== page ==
The Nevada real estate market has arguably been hit the hardest in the last decade, with prices plunging steeply, and having difficulty recovering in recent years. After complaints about fishy and downright unethical business practices on the parts of real estate agents began to surface en masse, the Reno Gazette-Journal investigated what’s happening with home prices across the state. Finding a slew of legal loopholes and “lax oversight by financial institutions and the state,” journalist Jason Hidalgo exposes how distressed homeowners are “ending up as pawns in a short-sale flipping scheme.” Without representation by real estate attorneys in Las Vegas, many home buyers and sellers are taken advantage of to the tune of sizable profits and commissions for a few investors and real estate agents.
Hidalgo examines the issue in-depth in his article linked above, but the long and short of it is that real estate agencies are using the desperation of homeowners needing to get out from under their purchase (either ill-advised or gone south due to family emergencies or changing personal financial landscapes) to buy up properties are well below market value and then sell them to pre-selected investors at well above market value. And by acting in a “dual agency” capacity, or representing both buyer and seller in the transaction, the real estate agent banks big with double commission. Real estate attorneys in Las Vegas corroborate Hidalgo’s research, noting that the occurrence of “triple dipping,” or collecting commissions from seller, then buyer, then on the resale “flip”)– or even “quadruple dipping” is becoming common. And in the process, it’s the regular folk who get screwed.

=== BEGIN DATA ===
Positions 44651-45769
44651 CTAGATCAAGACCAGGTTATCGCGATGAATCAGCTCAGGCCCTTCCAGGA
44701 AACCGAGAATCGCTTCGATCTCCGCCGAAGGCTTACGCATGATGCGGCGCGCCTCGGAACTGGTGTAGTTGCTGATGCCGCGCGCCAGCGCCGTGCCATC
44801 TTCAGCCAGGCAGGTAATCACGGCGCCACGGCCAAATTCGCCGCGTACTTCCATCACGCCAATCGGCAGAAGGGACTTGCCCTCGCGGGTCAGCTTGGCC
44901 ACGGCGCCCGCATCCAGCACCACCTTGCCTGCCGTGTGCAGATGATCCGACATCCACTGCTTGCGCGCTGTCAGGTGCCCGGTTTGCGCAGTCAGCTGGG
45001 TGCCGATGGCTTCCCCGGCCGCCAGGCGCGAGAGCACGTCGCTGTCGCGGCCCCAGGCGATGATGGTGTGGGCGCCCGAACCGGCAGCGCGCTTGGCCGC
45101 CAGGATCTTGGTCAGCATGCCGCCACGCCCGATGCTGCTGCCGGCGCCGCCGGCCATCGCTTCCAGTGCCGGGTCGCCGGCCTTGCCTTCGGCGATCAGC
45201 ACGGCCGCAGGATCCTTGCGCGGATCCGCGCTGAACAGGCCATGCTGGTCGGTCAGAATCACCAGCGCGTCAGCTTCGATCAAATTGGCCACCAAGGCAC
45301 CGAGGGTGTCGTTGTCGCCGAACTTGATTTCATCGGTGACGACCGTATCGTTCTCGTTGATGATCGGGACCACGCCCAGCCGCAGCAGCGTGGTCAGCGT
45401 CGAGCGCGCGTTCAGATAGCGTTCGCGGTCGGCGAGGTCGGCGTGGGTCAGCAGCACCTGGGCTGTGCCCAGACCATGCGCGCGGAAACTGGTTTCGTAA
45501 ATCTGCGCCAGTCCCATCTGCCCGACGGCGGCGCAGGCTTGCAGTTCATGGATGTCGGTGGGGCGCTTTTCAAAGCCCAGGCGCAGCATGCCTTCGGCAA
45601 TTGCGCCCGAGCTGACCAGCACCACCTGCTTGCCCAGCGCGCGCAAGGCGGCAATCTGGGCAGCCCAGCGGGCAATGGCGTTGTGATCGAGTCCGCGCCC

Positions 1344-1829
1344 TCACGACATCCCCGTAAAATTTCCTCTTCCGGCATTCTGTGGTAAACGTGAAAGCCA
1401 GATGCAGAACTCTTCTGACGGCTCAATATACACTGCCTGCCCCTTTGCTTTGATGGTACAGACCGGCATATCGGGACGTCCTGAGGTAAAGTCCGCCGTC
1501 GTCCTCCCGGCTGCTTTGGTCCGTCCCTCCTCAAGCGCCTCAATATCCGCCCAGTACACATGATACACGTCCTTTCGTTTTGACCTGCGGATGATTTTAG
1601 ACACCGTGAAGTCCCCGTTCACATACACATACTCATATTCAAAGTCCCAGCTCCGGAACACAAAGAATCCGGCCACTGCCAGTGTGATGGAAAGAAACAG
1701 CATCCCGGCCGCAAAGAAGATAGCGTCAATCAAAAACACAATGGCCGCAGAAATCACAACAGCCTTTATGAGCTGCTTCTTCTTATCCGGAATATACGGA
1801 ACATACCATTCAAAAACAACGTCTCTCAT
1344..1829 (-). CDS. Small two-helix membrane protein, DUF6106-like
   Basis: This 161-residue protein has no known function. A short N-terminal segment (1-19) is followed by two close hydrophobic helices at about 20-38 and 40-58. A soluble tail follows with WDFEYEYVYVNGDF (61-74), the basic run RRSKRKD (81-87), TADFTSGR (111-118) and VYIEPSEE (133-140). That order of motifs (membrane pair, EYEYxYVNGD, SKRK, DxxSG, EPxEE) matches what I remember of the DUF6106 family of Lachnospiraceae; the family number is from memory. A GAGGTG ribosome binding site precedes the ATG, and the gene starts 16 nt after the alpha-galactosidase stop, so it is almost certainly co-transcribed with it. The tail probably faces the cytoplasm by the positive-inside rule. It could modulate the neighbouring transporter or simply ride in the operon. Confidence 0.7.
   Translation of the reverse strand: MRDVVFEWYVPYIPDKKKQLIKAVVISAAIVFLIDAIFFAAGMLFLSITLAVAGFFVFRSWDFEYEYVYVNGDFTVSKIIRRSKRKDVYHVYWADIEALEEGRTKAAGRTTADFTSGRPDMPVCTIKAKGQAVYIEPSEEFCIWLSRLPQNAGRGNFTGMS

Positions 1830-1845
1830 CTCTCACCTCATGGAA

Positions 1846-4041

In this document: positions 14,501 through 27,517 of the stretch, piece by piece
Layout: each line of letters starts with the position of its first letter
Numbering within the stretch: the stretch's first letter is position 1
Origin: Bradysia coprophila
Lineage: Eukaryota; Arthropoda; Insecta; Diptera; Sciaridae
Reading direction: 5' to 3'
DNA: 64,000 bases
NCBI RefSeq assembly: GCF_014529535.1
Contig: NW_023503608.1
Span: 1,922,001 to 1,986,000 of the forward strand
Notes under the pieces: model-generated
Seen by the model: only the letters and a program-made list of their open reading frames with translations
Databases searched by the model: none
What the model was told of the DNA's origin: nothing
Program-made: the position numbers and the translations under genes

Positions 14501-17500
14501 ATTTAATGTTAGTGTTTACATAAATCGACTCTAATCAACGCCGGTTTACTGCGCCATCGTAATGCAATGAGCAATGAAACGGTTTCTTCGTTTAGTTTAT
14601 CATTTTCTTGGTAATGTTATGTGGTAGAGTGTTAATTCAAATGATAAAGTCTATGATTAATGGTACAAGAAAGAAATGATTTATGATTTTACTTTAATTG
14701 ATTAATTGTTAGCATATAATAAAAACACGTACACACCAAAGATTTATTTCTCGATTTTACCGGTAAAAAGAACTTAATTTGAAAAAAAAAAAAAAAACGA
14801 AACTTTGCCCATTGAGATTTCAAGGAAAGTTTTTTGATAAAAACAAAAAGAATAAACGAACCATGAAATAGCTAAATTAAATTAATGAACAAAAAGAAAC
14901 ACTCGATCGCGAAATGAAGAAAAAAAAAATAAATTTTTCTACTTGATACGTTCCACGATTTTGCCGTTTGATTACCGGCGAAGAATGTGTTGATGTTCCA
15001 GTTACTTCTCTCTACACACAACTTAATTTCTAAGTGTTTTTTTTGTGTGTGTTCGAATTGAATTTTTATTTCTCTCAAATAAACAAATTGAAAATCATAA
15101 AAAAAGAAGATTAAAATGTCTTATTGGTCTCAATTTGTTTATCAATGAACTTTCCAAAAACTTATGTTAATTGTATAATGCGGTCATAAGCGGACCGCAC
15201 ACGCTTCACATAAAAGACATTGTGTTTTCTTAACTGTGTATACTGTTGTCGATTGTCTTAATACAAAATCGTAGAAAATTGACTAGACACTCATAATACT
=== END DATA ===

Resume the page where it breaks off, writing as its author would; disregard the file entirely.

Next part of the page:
While dual agency is not a problem in and of itself, it can be abused when the agent prearranges the deals to sell below and flip above market value, which is more and more common on short sales, in which homeowners need to sell fast. While agents and investors protest that these practices are legal in Nevada, the consumers are the ones putting pressure on agencies to change their ways. Buying or selling a home with the counsel real estate attorneys in Las Vegas can offer some personal protection from the shady practices, but the problem seems to be bigger even than that.
Consumer advocates “believe such behaviors are harming the area’s real estate market and its recovery.” Short-selling far below market value drags down average home prices, then flipping at higher prices add volatility to the market and property values. Meanwhile, “taxpayers…are on the hook for deficiencies that arise” from the market fluctuations. Real estate experts say that short sales often come at the expense of average homeowners who have less experience and understanding with the complex legalities of real estate transactions.
If it’s your first time buying or selling a home in Nevada, or you’re just wary about the process, it’s a good idea to look into hiring one of the real estate attorneys in Las Vegas who can represent your interests during a sale or purchase. And if you’re concerned about the housing market across the state, speak out about it, Hidalgo urges. “There is no law enforcement or industry watchdogs, so [these practices] run unabated.”